Skip to main content

Gujarat NGO workshop doubts govt claims on reduced maternal mortality rate

By Our Representative
A recent workshop held under the aegis of the Jan Swasthya Abhiyan, Gujarat, at Vadodadra has doubted the Gujarat government’s loud claim that the state has registered 23.75 per cent decline in maternal mortality rate (MMR) between 2004-06 and 2010-12, from 160 per 100,000 to 122 per 100,000.
Quoting a study conducted jointly by local NGOs working on maternal health (Sewa Rural, Chetna, Sahaj and Anandi), the workshop was told that “out of 46 maternal deaths that were documented and analysed (from 15 blocks of 11 districts), an alarming 28 deaths occurred during the post natal period.”
The study said, an analysis of the 28 post-natal deaths suggests that eight deaths “occurred within 24 hours, three within a week of the delivery and the rest (17) between eight to 42 days of delivery.” It added, “Out of the 46 maternal deaths, the highest number of deaths (26.08%) were directly attributed to haemorrhage during antepartum, intrapartum and postpartum period.”
Even if one relies on official figures, the workshop was told, the state has far to go to achieve the millennium development goals (MDGs) of the United Nations – MMR of 109 per 100,000 by 2015. Only three states of India have so far achieved MDG — Kerala with an MMR of 66, Tamil Nadu with an MMR of 90, and Maharashtra with an MMR of 87.
Participated by representatives from 20 civil society organizations, experts and government officials, the workshop was offered specific instances of how maternal health remains a neglected area in Gujarat. Names were changed in order to hide the identity.
The first instance was of Jyoti from Anand district, who was pregnant for the second time and was severely anaemic. She was given iron supplements by a rural health Asha worker. But she would not consume them. In her ninth month, she was admitted in a government hospital as she was suffering from cold, cough and very low haemoglobin. She was given four bottles of blood in two days and discharged.
A few days later, Jyoti complained of labour pain. Due to lack of blood facility in the government hospital, she was admitted in a private hospital, where she delivered a baby boy. However, she was severely anaemic, and the family could not pay for the blood. Her family requested for discharge from the hospital the next day. Four days later, the woman complained of breathing problems and died.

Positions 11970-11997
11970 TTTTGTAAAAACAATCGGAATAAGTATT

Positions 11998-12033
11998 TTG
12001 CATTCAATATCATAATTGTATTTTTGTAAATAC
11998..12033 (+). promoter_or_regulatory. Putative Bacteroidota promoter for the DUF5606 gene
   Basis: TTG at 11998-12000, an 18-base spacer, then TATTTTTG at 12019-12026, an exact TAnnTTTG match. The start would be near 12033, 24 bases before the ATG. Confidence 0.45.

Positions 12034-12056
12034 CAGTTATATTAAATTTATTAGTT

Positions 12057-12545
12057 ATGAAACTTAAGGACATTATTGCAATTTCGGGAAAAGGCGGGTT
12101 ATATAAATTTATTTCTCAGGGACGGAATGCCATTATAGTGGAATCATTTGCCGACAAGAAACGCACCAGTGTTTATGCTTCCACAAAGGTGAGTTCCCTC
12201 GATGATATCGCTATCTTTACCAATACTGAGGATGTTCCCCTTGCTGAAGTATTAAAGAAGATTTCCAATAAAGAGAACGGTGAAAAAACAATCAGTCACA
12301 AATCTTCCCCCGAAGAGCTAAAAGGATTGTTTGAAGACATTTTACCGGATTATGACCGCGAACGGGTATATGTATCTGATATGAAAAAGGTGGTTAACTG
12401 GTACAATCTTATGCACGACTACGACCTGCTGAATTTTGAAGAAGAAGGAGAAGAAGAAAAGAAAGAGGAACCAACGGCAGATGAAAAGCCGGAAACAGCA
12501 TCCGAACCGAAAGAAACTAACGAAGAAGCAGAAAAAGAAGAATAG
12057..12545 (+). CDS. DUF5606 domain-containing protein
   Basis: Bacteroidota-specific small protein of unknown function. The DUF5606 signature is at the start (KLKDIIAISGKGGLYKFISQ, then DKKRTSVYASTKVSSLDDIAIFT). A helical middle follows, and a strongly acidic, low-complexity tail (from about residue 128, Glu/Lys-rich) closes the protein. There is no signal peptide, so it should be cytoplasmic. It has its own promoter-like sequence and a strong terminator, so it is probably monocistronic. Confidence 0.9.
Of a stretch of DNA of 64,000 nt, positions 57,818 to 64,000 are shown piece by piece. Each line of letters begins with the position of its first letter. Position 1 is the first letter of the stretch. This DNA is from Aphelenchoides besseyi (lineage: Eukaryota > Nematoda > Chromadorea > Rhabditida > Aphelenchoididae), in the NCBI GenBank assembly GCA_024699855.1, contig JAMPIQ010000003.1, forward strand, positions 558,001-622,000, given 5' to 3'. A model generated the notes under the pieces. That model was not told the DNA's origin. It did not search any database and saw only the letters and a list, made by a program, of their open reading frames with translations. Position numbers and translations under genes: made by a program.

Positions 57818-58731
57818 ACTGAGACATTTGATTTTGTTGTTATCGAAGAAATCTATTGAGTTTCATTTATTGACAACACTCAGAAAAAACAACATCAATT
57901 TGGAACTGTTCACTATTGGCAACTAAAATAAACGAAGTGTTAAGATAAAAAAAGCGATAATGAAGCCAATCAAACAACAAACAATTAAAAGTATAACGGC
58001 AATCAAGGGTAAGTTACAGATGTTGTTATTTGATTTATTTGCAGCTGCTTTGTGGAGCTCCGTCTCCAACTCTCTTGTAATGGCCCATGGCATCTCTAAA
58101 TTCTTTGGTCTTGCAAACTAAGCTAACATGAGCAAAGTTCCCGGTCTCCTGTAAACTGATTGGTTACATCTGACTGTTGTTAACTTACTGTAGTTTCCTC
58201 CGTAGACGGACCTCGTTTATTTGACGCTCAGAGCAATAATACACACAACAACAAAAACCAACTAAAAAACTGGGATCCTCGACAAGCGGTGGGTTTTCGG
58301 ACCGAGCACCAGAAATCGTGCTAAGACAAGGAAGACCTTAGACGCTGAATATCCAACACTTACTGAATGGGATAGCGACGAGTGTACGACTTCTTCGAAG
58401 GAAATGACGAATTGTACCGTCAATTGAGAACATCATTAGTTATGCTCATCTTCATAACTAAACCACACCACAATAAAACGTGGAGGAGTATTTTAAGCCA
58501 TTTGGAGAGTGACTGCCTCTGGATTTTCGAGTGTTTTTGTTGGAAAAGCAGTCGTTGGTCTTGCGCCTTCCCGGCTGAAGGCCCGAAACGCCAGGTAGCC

Another instance was of Gangaben from Dahod district. She went to a private practitioner during her ninth month of pregnancy with breathlessness and giddiness. She was given medicines and not treated for any other complications. When she approached a private doctor a few days later, she was diagnosed to have an intrauterine foetal death and was referred to the Civil Hospital.
Since there was no doctor, her family took her to two different private hospitals before she was admitted in one, where she delivered a stillborn baby, was discharged and sent home. No health worker visited her to check on her. She developed bleeding on the fifth day and died while being carried in an ambulance.
Third was the case of Urmila, a tribal migrant from Panchmahals district. She was pregnant with her fourth baby and suffering from breathlessness during the ninth month and visited a primary health centre (PHC), from where she was referred to the taluka hospital, and further to the district hospital. The doctor there recommended her to a private hospital where he would be unavailable at night.
However, Urmila’s family returned home since it could not afford expenses in the private hospital. After a few days, when the family managed to arrange for some money, they visited a private hospital in another town, from where she was referred to a medical college. The doctor in the medical college there referred her to a private hospital. Tired, the family decided to go back home. Urmila died the same night.
The workshop was told that while the Gujarat government claims emergency services at doorsteps in every nook and corner of the state, these instances show that “this is a far cry.” It wondered, “How and when will the health department ensure the availability of blood at short notice without making it a patient’s responsibility?”
Participants complained of a severe lack of “any form of post-natal care after childbirth”. There was, in fact, only “some notional effort” to provide ante-natal care, while post-partum care seemed completely absent almost everywhere.
The workshop heard views on healthcare system in Gujarat by senior economist Prof Indira Hirway, budget analyst Mahendra Jethmalani, and activists Renu Khanna (Sahaj), Neeta Hardikar(Anandi) and Jagdish Patel (People’s Training Research Centre). Dr Diviesh Patel from the state health and family welfare department was also present.

Comments

TRENDING

World Bank clarifies: Its 26th rank to India not for universal access to power but for ease of doing business

By Our Representative
In a major embarrassment to the Government of India, the World Bank has reportedly clarified that it has not ranked India 26th out of 130 countries for providing power to its population. The top international banker’s clarification comes following Union Power Minister Piyush Goyal’s claim that India has “improved to 26 position from 99” in access to electricity in just one year.